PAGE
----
France Drought Europe

Extreme Weather Hampers Grain Production — Droughts in France and Germany, Floods in Ohio

Two of the world’s most important crops, corn and wheat, are on track to meet global demand, despite water woes.

France Drought Europe

Photo via creative commons by Keelerchristy
Wheat fields, Brittany France.

By Codi Yeager
Circle of Blue

Yield projections are dropping as droughts continue to hit wheat crops in Europe and parts of the United States, while other regions are plagued with heavy rains that are delaying corn planting and threatening wheat with mold.

The European droughts started as early as February in Germany and France and are expected to continue until June, Reuters reported last week.

Germany and France are two of the top producers in the EU, which, as an entity, is the world’s largest wheat supplier, Bryan Purcell, a crop assessment analyst for Europe and North Africa with the U.S. Department of Agriculture’s Foreign Agricultural Service, told Circle of Blue.

“The dry months have reduced initial wheat estimates, but currently May forecasts are above last year’s when we had weather issues” he said, referencing the 2010 droughts in Central Europe and Russia. “[The droughts] are definitely weighing down the crop, but the situation is not as dire.”

“France typically produces very high quality wheat, but if the drought continues it may be lower quality…”

— Bryan Purcell
USDA Crop Analyst

When compared to 2010 droughts, this year’s weather is having less severe effects. In fact, global wheat supplies in 2011 are expected to rise 19.4 million metric tons (21.4 million tons) over last year’s harvest, representing a 1 percent increase, according to the USDA’s latest World Agricultural Supply and Demand Estimates report. This outpaces the increase in global demand of 7.6 million metric tons (8.4 million tons), though ending stocks for 2011 are projected to be at lower levels than last year, the report added.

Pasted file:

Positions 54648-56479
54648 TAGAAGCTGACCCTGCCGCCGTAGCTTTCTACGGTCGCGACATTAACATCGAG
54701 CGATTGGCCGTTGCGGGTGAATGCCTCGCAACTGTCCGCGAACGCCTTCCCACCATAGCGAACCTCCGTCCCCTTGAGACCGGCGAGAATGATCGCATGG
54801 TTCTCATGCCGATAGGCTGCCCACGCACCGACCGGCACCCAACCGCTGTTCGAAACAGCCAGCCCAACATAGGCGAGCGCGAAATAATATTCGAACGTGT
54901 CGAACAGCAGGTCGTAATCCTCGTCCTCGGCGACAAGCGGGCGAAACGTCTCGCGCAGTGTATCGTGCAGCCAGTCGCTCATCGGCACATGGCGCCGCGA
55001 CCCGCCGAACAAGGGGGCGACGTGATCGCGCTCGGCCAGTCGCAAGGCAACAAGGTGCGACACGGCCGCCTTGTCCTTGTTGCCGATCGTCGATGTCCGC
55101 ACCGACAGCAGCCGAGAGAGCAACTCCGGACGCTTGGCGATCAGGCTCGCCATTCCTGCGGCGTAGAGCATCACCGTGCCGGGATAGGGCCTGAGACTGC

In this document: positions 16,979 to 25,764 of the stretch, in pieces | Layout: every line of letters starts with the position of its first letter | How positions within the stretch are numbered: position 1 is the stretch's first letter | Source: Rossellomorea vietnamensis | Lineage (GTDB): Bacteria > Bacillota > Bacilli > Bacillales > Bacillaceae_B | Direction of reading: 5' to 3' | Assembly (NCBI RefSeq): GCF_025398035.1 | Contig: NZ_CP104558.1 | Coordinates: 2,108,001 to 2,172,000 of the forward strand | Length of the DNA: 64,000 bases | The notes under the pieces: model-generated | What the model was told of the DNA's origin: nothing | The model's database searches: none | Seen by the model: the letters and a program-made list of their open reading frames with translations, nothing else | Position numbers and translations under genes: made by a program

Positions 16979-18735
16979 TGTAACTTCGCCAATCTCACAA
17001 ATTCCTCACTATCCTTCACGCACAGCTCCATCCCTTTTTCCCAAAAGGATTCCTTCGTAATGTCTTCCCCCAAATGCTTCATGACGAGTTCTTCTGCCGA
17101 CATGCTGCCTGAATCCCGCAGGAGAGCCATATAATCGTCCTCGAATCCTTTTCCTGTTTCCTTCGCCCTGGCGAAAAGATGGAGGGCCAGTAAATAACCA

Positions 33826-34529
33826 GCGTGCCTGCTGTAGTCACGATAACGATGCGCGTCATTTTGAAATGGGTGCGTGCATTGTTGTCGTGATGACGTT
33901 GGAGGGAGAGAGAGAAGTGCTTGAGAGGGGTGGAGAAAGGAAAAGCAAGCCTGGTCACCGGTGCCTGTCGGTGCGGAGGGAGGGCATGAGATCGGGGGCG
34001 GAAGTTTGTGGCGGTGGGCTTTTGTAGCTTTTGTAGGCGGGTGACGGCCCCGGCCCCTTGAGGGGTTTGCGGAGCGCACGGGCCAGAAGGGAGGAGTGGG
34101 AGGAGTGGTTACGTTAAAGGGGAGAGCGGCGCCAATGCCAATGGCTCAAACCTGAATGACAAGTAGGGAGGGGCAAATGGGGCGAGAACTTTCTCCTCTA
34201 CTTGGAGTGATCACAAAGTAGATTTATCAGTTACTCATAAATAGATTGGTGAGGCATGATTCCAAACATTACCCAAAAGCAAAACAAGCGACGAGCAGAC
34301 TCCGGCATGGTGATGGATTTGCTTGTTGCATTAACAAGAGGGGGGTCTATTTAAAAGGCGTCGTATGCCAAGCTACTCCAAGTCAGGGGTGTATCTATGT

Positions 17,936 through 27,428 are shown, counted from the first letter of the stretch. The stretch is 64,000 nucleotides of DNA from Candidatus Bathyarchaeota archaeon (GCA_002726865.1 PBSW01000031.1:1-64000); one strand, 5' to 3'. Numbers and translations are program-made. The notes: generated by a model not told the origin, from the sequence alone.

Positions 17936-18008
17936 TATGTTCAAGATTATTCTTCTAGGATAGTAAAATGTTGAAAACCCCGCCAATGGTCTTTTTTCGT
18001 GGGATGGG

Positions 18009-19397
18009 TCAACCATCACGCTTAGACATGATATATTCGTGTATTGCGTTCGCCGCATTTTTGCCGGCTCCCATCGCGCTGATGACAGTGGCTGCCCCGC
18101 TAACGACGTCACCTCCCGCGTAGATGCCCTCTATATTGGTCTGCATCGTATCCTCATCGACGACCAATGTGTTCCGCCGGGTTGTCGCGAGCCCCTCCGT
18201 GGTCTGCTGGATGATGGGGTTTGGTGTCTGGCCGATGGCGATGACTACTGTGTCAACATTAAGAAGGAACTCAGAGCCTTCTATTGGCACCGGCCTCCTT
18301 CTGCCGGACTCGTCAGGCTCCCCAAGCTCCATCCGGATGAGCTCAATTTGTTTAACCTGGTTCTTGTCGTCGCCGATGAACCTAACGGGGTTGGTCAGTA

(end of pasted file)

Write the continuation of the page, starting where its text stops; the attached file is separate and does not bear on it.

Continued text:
Demand for grains has increased in recent years, primarily because of biofuel production, Purcell said. “We are also seeing more demand because of rising incomes in places like India and China.”

Extreme weather events as a result of global climate change could become more common in the future, taking a heavier toll on agriculture, the Houston Chronicle has reported. While this year’s droughts may not be catastrophic to global supply, the lack of rain could adversely affect the quality of the wheat harvested.

“France typically produces very high quality wheat, but, if the drought continues, it may be lower quality wheat than is needed for milling,” Purcell said. “Other countries might have to provide milling wheat because France couldn’t meet the standards.”

Still, the estimated quantity of wheat produced could continue to change, depending on weather conditions in the remaining run-up to the June and July harvests.

“If it gets hot and wet, we could see mold, which is the biggest concern.”

— Natalie Lehner
Ohio Corn & Wheat Growers Association

Farmers in the U.S. are also watching the weather closely, as some battle droughts and others fight unseasonal rain. Bloomberg reported that 44 percent of winter wheat fields in the country were rated either poor or very poor as of May 15.

Due to a lack of rain in Kansas, Texas, Oklahoma, and Colorado—states that produce a large portion of the country’s hard red winter wheat—total winter wheat production in the U.S. is expected to decrease by 4 percent, according to the USDA’s WASDE report.

In the Ohio Valley, too much rain is causing farmers to worry about the winter wheat harvest, as well as the planting of corn crops.

“Farmers are watching their crops very closely,” said Natalie Lehner, communications director of the Ohio Corn and Wheat Growers Association. “Some fields are very wet, while others are fine.”

As a preventative measure, many farmers are applying fungicide to their wheat. Some do so using airplanes because the fields are too muddy to access from the ground.

“Right now it is just preventative because the weather we are seeing is cool and wet instead of hot and wet,” Lehner said. “If it gets hot and wet, we could see mold, which is the biggest concern.”

The amount of rain is not normal, Lehner said, and farmers can expect a small hit in yields even if the weather changes. “We just have to wait and see,” she said.

Codi Yeager is a journalism student at West Virginia University and a Traverse City-based reporter for Circle of Blue.

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